• Welcome, Other Thomas! It’s so good to have you here with us, brother. I’m excited for the contributions and impact you’ll make. Thanks for an awesome introduction! Inspired by your boldness.

  • Hey Thomas! Nice to meet you. I’ve never come out to a group bigger than 2. I have come out to quite a few one on one, and I’ve had mostly positive experiences sharing too. I can definitely understand how someone who has had a negative experience would be tempted to never share with anyone… Keep sharing. Looking forward to hearing more from you.

  • Just about every community I move through knows I’m gay. News travels fast, I suppose. I don’t flaunt it, but I also don’t shy away. There are a few moments when I am uncomfortable with people knowing, but that discomfort is now a faint twinge. Like you, I used to be horrified at the prospect of coming out. In this case, it simply takes practice: the more we share, the more natural it becomes. Finally, it becomes nothing at all to be honest about our interior worlds.

    • I have only recently started this journey of “coming out”. I am getting to a point now where I want people to know because its so darn hard to live “alone.” My family on the other had can wait as they will be the hardest ones to fully understand this part of my life. I hope you are right that the more you do it the easier it becomes. I think I spent a good half hour trying to tell the first person I told 🙂

        • felt like forever as I tried to spit the words out of my mouth. I even knew this person wasn’t going to hate me or look down on me. but this was the first time I vocally said I was gay

          • It’ll take however long it takes brother. How nice it would be to have a goto manual for such a thing. When I came out to my dad this past year, I was mostly afraid of rejection by him. That is my biggest fear — rejection. Part of me doesn’t mind you not understanding this struggle. Just don’t ostracize me.

  • I told my best friend that I struggle with SSA last night. I was super nervous about it. We had planned to grab a drink Friday night (yesterday), and I texted him Thursday to tell him I was struggling with something and wanted to tell him when we met up. I knew if I didn’t do that, I would never bring it up! I steeled myself for this putting a strain on our friendship, or for him backing away from being close to me. But he was great about it — super supportive, wants to be there for me and walk this journey. It felt great!

  • Thank you for sharing. Personally, I find it fascinating how we experience paradoxical emotions of wanting to be known and wanting to conceal our identities simultaneously. To be freely known is certainly a better choice, yet that requires vulnerability, and vulnerability requires trust. It’s a tough journey…

  • Firstly, I just want to say how grateful I am for this place, a place to come as we are without fear.
    I do not consider myself “out,” although I have been making gains. Currently there are two people in my life who know who I really am and the struggles I deal with. Placing my name on here has been freeing in and of itself and is helping me come to terms with who I am. Every single day is a struggle, but as I am seeing, I am not alone. My story is like so many others and yet is also very unique. I want to be able to share it with more people, and I think in time that will happen. For now though, I am simply trying to better understand who I am and how I plan to deal with everything this life encompasses. I am also praying that God would, in time, help the people in my life who will have a harder time understanding my situation when I do tell them.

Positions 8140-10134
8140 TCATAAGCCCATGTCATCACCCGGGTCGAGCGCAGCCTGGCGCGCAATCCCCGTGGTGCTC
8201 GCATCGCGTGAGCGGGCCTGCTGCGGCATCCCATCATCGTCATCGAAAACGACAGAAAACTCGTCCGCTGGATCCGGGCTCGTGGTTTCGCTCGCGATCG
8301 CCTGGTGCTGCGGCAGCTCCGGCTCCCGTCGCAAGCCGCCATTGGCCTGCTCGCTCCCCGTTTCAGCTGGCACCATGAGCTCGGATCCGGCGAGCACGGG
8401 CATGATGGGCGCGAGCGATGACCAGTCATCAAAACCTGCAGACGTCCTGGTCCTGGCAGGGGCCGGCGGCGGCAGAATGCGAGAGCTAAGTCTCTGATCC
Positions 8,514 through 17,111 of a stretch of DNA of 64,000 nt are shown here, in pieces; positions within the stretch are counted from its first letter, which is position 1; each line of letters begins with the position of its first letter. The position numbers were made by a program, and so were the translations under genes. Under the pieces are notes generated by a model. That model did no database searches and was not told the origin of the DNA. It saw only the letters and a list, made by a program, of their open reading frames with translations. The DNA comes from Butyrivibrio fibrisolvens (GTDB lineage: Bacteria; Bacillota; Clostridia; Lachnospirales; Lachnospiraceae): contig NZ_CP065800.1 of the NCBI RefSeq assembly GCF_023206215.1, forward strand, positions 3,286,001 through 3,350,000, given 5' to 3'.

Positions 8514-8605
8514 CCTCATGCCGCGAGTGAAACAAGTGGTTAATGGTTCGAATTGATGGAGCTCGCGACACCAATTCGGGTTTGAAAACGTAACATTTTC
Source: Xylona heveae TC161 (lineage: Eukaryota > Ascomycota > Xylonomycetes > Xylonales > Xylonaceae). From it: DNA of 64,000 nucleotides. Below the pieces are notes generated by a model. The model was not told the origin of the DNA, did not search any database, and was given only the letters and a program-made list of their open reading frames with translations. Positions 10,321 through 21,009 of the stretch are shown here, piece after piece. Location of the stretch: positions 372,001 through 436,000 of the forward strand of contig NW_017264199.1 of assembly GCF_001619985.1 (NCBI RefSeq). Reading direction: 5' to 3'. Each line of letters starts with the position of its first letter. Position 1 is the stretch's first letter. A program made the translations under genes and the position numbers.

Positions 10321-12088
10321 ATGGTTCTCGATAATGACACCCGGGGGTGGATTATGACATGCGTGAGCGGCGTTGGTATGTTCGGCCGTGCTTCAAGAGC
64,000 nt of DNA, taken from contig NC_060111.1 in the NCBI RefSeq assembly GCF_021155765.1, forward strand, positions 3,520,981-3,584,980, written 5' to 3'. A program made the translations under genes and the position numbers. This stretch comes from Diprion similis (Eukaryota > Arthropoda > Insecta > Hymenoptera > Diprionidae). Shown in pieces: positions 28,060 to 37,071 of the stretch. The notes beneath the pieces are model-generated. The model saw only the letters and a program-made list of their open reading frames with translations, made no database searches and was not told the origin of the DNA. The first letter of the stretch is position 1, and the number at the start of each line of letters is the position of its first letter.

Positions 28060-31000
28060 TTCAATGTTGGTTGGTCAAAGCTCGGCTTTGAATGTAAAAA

Nothing is easy about this, but then again, I don’t think it was ever meant to be easy…

  • I’ve come out many times.
    First, as “attracted to men”,
    then later as, “ex-gay”,
    then, “depressed and ?”,
    then, “agnostic and gay”,
    then, just “gay”
    then, “I have a boyfriend gay”,
    then, “SINGLE! and on the mingle!”
    then, “i’m hairy I guess so that makes me a cub”,
    then, “I don’t identify with any of the gay community because they don’t like me”,
    then, “f— labels!”,
    then, “????? attracted to guys, I guess.”,
    then, “I guess God likes me?”,
    then, “I feel loved by God”,
    then, “I dunno, God, what am i??”,
    then, “Trusting God!! forgeddaboutit…”,
    then, “holy smokes, I’m attracted to a lady?! WTF is this?!?”,
    then, “I married a lady I guess”,
    then, “W.O.A.H. Marriage!!!!!”,
    then, “I still like dudes I guess?! even tho I’m married to a lady”,
    then, “bi, I guess”,
    then, “not straight? I like dudes like 90%”,
    then, “trying to be whole and work through what all this means for my marriage and life and now that I have a son, him too.”
    So. Yeah. Many times. Each time is confusing and terrifying, and no one understands. I barely understand… so I can’t really explain what it means to anyone else.

    • You aren’t alone in this…I barely understand it and I live it each day. Coming to understand SSA (even if barely) has changed my self esteem, and I no longer view myself as a fag who loves God, but a broken human being in need of a Savior. By the way, I’m married too.

  • I am so thankful for the positive response to your first time sharing about your SSA. God definitely answered prayers Tom. 🙂 And because of that, you are blessing others through sharing your story here on YOB. I can definitely relate and connect with the struggle of sharing your testimony completely. I long so much to be able to share my attractions anyone, especially the church, and not be preached at that i need reparative therapy or to be fixed, or told by others that I should embrace my attractions. But rather, I long for community where I am known, accepted and don’t have to fear of others judging, assuming, wondering what my intentions are or me being scared of what others think of me or my intentions if I am physically affectionate or compliment others. I long to have that freedom where I can openly share my story and come out completely. It is hard as my parents are very much at the mindset of me needing to be fixed and most people other than my parents just sorta freak out or treat this as some horrible sin that can’t be openly discussed. I don’t know if I should just not worry about what others think….well I know I shouldn’t lol. What I mean is…well can’t put it into words. I just long to be out and people to know I experience SSA and simply be okay with it and understand that I am growing and working to move toward Christ.